In the fall, with the ushering in of a new board, The Graduate Press took on a new life and emerged as a lively platform for students to share their thoughts on a wide variety of topics. What changed last fall and why was the change necessary?
We initially responded to the needs of students during the rise of the coronavirus pandemic, by consolidating resources and providing a central platform for student voices during the lockdowns.
During the ensuing summer, The Graduate Press (TGP) started regularly covering social movements and issues that were closer to home, including student politics and elections, and we soon realised that there was a real need for this kind of platform at the Institute.
Given how culturally vibrant and international the student community is at the Institute, we also wanted to become a platform that celebrated this diversity and allowed our peers to express themselves through the lens of their distinct backgrounds, perspectives, and life philosophies. We’re really proud of how far we’ve come.
The Graduate Press, just like any student organisation at the Institute, is always going to be dealing with the issue of sustainability and longevity at the Institute. Because students (excluding PhDs) are only on campus for a maximum of two years, we wanted to use the opportunity to develop a press that could outlive all of us. We hope that TGP will continue to be a place for future generations of Institute students.
What has The Graduate Press achieved that you are particularly proud of?
We are particularly proud of having obtained the trust of the student community. We grew into a platform where students felt welcomed and respected enough to be able to articulate their innermost thoughts, contest ideas and express their personal views on essentially any topic, without fear of being judged. In this way, we have done our best to construct a neutral platform where the spirit of respectful conversation and debate on all kinds of issues is upheld, and which ultimately advocates for freedom of expression at the Institute.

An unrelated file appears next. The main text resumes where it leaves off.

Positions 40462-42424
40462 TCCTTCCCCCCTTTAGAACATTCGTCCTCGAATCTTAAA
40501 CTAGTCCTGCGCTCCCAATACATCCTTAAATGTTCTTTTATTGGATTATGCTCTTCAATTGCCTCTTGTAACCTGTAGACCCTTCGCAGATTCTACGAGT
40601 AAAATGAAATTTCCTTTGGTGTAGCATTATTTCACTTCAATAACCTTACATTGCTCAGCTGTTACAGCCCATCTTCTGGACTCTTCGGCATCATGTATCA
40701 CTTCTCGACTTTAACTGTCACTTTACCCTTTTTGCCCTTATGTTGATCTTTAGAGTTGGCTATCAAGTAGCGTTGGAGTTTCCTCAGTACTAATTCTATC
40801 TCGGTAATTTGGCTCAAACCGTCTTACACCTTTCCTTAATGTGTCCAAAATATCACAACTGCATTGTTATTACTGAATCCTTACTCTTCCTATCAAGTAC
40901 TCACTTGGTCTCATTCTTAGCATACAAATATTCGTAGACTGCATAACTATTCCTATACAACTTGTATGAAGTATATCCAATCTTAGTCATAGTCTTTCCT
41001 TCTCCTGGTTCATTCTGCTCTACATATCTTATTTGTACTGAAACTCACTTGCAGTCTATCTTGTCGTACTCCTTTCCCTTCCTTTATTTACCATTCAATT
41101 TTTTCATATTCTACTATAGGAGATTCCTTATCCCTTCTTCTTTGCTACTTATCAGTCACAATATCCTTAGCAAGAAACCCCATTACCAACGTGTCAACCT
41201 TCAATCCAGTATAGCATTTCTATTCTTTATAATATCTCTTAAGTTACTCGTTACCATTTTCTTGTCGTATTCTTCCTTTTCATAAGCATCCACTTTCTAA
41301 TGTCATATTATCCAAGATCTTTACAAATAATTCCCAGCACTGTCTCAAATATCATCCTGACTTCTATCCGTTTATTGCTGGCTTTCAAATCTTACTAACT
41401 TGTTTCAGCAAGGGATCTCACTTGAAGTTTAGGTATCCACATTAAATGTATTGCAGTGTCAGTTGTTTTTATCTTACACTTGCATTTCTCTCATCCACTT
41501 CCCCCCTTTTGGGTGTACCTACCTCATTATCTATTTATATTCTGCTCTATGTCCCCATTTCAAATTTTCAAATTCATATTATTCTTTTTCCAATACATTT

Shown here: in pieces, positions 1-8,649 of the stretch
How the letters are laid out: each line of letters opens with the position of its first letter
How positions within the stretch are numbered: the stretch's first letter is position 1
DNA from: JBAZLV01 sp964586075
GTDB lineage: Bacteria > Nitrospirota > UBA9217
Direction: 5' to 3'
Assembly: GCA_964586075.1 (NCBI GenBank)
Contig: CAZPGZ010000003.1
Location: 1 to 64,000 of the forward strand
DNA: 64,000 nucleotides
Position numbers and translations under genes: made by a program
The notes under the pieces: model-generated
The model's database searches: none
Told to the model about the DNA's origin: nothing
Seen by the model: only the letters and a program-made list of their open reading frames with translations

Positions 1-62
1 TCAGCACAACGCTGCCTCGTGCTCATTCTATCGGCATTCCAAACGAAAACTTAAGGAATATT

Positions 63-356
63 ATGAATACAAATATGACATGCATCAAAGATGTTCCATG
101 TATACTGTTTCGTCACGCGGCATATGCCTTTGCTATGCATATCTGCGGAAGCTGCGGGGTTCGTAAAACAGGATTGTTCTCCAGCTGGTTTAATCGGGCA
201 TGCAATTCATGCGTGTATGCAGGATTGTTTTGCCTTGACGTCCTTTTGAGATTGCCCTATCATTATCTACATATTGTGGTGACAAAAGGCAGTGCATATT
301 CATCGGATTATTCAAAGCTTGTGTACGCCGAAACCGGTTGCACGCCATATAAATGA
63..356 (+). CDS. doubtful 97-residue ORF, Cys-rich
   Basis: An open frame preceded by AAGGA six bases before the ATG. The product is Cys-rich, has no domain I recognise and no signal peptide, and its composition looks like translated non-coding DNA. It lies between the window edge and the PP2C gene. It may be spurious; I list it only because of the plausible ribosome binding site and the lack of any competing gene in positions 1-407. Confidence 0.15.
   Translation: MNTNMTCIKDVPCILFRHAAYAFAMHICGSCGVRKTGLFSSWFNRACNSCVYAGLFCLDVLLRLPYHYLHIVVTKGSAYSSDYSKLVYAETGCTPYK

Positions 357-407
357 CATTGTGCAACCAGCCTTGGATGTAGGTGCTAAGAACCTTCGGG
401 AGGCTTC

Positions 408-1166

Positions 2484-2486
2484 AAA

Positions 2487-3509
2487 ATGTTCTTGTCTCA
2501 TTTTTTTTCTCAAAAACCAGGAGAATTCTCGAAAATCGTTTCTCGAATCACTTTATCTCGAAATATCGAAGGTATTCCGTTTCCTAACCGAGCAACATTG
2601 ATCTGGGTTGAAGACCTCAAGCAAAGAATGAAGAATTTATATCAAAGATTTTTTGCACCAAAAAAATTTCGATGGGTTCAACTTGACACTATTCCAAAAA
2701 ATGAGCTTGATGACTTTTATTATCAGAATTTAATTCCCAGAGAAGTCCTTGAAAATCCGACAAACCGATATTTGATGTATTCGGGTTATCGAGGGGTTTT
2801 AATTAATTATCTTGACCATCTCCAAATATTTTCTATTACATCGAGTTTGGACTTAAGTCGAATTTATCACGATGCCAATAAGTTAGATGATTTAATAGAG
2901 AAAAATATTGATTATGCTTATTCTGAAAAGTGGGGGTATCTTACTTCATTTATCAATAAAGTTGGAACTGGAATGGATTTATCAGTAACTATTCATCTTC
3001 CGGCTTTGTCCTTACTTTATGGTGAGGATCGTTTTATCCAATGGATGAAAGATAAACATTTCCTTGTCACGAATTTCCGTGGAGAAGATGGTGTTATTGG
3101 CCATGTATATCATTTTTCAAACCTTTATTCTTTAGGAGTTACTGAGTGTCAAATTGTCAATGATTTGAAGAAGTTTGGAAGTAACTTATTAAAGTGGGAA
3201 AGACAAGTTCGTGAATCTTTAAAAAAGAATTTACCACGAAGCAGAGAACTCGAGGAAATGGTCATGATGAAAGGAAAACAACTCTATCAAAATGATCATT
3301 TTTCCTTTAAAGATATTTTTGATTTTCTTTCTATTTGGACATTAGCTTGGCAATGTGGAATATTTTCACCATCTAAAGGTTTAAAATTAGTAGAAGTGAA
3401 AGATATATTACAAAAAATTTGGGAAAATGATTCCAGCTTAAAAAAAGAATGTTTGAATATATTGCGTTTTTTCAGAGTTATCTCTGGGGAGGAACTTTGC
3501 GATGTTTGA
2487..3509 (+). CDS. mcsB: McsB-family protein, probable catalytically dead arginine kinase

What's in store for the publication?
Thanks to the consolidation of our structure and dynamic as an Editorial Board, we have been able to retain a degree of continuity in our publication style and editorial choices. We have also paved the way for current members of the board to explore and expand on more issues that pertain to student life, such as mental health support, financial and scholarship, housing problems, among many others.
The Board is also preparing collaborations with other publications, both student and professional, in the near future.
TGP will continue to create its print issues, a collection of beautiful visual art and literary pieces - including poems, essays and personal reflections - submitted by students which are published biannually every semester.
Most critically, however, we hope that The Graduate Press will continue to flourish as a welcoming, neutral platform that amplifies student expression at the Institute. We hope to see it maintain its journalistic curiosity and independence, remain bold and audacious, and serve as a mechanism for accountability and visibility in favour of the students it represents.
What does winning the Student Leadership Award mean to all of you?
We feel a sense of accomplishment, pride and gratitude to know that our hard work made an impact on, and a difference for, the student community. We were a strong, collaborative and lively team, and it’s incredibly meaningful to be able to share this achievement together. While TGP has surpassed our initial hopes and expectations, this award feels like an opportunity to take a step back and look at how far our student community has come.